If theory suggests that “war babies” should be an obvious subject of human rights concern and they have not, this begs the question of what additional factors account for the shape of the children’s human rights agenda in international society and why certain categories fall through the cracks. In turn, this can tell us something about advocacy networks in world affairs more broadly, and about the social construction of “children’s human rights” as it relates to conceptions of international order and justice.

In the following pages, I draw attention to what both local and international human rights advocates in Bosnia-Herzegovina and in the broader transnational children’s rights network repeatedly refer to as “the problematique” of addressing “war babies” as a focus of human rights concern. I explain which political purposes are served by specific representations of such children in film, literature, the media and political discourse across different sectors of post-conflict society – humanitarian, feminist, nationalist, indigenous and international. I then trace the effects of such representations on their invisibility in international criminal law, humanitarian programming, post-war society, and the broader children’s human rights movement. All the chapters aim to expose the inadequacy of current narrow conceptualizations of “child rights” in international discourse, while highlighting different approaches to advocacy that have succeeded to a greater or lesser degree at the local level.

My overall argument is that the concept of international child rights is and will remain problematic insofar as it is grounded in the discourse of sovereign statehood, in which children function largely as vessels through which to reproduce social and political identities. Within such a context, the regime established to protect and promote children’s human rights will run into limits when dealing with children whose socio-biological identities fit uneasily with the prevailing constructions of ethnicity, territory, and history. Children born of wartime rape and exploitation constitute one (though not the only) such category. The kinds of conceptual changes to world order that would secure their fundamental human rights are so far not on the international agenda at all, and despite the presence of certain norm “entrepreneurs” in this regard, many human rights practitioners in powerful “gatekeeping” organizations consider such changes unrealistic or utopian.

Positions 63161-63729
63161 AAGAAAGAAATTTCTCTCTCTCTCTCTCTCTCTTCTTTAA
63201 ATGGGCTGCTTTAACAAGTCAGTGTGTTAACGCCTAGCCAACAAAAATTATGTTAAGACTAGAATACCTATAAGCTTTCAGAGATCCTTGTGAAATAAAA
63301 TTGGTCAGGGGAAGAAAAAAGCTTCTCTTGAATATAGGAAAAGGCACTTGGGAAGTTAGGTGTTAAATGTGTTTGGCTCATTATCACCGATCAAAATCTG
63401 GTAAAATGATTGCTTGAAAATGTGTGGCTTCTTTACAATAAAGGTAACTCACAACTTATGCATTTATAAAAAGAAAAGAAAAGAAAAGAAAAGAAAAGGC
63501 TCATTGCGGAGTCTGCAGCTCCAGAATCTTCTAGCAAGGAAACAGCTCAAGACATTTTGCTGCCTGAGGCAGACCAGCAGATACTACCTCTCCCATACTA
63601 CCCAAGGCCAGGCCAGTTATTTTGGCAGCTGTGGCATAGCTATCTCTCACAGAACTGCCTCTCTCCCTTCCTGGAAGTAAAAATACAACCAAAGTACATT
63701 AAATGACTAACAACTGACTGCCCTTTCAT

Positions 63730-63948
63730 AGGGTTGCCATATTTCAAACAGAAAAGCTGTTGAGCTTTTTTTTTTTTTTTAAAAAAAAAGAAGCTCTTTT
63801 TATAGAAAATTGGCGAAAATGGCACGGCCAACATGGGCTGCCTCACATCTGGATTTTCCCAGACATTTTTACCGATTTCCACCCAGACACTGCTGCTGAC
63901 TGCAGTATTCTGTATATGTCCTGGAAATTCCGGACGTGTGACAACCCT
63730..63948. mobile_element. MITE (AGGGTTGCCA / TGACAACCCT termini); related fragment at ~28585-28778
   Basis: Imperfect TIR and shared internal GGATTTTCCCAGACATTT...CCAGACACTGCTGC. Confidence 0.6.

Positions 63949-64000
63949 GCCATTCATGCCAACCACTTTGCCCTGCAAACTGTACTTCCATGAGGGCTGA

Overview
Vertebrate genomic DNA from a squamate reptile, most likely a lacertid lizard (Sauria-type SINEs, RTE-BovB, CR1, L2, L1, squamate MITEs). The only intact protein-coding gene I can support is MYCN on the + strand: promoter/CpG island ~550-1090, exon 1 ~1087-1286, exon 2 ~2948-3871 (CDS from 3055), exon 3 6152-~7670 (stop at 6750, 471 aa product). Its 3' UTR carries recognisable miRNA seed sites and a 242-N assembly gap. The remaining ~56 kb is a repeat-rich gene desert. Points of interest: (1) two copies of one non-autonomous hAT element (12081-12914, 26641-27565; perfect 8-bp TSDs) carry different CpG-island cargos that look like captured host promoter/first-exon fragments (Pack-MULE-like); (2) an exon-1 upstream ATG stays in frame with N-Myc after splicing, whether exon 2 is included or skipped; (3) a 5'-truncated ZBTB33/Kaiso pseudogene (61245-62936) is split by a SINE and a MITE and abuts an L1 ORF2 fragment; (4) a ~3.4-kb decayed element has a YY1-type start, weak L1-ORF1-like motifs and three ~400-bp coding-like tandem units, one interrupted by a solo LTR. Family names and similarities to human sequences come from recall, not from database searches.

What this means for IR scholars more generally, particularly those optimistic about the role played by networks of normatively-motivated policy practitioners in transnational civil society, is that the discourse of human rights is not a panacea for vulnerable populations. The case here confirms the findings of emerging scholarship in suggesting that the construction of specific categories of rights claims in international society hardly follows a rational, linear process in which the most vulnerable populations will receive attention on the basis of need and merit. Rather, attention to issues by human rights advocates is conditioned by myriad political, organizational, cultural, structural, coalitional and economic factors; and some combination of these factors may mitigate against attention to certain individuals regardless of the merits of their case. At the turn of the 21st century, children born of wartime rape and exploitation constituted one such case. I conclude by suggesting that IR constructivists can learn much about the role of human rights norms in world affairs by studying what does not get attention from human rights practitioners.”